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  • Carbon-detecting Laser
Jul 2008
NEWARK, N.J., July 2, 2008 – Acquiring carbon offsets is an essential component for reducing global warming. As more organizations and businesses start trading in carbon offsets, the need for accurate measurement of carbon emissions becomes increasingly important.

A new ultra-sensitive laser-assisted ratio analyzer (LARA) is capable of measuring even slight changes in carbon 14 (C-14), an isotope of carbon.

Developed by Dr. Daniel Murnick, professor of physics at Rutgers University, along with research associate Ozgur Dogru and graduate student Erhan Ilkmen, the technology measures small changes in C-14, which better determines how much carbon dioxide is being released into the atmosphere.

Currently, measuring such small changes in C-14 requires using an accelerator mass spectrometer (AMS), which is expansive in size and requires a sample size of at least a milligram. The ultra-sensitive LARA spectrometer, developed by Murnick and his team, fits on a laboratory bench, is easier to operate and can measure samples as small as a tenth of a milligram.

There are several applications for which the LARA can be used. For example, because C-14 makes up such a small part of the atmosphere, it is an ideal indicator for monitoring carbon emissions. By measuring tiny changes in its presence, it is possible to determine how much carbon dioxide is coming from fossil fuels and its storage time in the environment, explains Murnick.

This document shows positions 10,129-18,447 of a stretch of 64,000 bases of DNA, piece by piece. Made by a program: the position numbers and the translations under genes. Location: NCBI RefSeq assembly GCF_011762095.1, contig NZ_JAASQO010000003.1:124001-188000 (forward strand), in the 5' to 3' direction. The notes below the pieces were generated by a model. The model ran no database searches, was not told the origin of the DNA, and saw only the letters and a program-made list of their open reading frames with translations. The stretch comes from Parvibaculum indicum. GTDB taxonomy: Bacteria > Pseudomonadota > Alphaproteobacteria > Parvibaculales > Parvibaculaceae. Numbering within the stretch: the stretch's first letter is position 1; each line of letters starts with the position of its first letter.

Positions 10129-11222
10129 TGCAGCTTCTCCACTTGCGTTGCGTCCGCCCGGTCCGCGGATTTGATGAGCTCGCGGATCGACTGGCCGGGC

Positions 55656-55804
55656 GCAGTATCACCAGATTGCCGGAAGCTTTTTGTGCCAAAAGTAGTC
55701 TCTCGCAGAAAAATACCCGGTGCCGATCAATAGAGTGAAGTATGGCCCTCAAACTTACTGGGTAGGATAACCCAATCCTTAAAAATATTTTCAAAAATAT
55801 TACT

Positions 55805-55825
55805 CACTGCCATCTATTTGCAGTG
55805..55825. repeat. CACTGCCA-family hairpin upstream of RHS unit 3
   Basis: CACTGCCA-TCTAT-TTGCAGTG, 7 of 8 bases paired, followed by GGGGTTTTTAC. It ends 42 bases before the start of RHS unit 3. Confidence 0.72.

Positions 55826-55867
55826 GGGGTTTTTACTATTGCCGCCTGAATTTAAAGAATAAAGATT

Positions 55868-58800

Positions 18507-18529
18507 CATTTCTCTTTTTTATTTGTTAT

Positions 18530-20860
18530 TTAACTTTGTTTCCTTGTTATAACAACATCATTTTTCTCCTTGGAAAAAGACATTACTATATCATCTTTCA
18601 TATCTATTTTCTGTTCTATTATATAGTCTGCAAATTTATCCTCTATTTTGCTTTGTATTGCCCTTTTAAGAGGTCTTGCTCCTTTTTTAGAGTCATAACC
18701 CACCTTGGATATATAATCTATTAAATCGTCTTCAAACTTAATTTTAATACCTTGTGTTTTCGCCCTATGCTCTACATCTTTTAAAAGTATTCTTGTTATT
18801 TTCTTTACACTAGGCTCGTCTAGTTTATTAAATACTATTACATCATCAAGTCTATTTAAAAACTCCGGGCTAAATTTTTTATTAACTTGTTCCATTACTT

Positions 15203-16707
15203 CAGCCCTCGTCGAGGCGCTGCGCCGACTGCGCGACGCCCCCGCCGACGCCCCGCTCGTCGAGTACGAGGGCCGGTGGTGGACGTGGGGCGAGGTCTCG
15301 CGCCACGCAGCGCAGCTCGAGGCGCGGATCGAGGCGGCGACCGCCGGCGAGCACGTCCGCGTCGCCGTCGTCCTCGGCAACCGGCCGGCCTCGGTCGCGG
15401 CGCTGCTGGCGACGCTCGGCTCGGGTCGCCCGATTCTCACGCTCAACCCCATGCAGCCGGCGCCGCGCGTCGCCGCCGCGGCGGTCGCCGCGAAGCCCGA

This laser spectrometer can also be used to measure C-14 for drug analysis. C-14 is used in the early stages of drug development to determine how a drug is metabolized in the body, where it goes and whether it breaks down before it can be effective.

Because it can  measure such small samples, the LARA also makes microdosing possible in the drug development process. Microdosing allows for fewer C-14 tracers and smaller drug doses while still allowing individual response to be determined.

“Due to the expense and complexity of AMS technology, it is not often used at present,” explains Murnick. “What we have invented is a way to make high sensitivity measurements with small sample sizes routine in the drug development process.”

Along with its potential applications in drug testing and environmental monitoring, the spectrometer can also be used in carbon dating. In carbon dating, the age of organic remains is determined by measuring the amount of C-14 remaining since the death of the organism. Current techniques, however, require a relatively significant sample size to date them.

“In archeology, the finds are often very small samples and sometimes too small to allow for traditional carbon dating,” says Murnick. “Our equipment can eliminate that problem. We also hope to eventually miniaturize the equipment so it can be used on site.”

Rutgers has applied for a patent for the LARA technology. Rutgers currently holds 12 patents for technology developed by Murnick, including laser-based equipment he has developed for detecting C-13. Included among those inventions is a laser-assisted ratio analyzer breath test system that detects the bacterium that causes most stomach and intestinal ulcers, which was presented with a Thomas Alva Edison Patent Award by the Research and Development Council of New Jersey.

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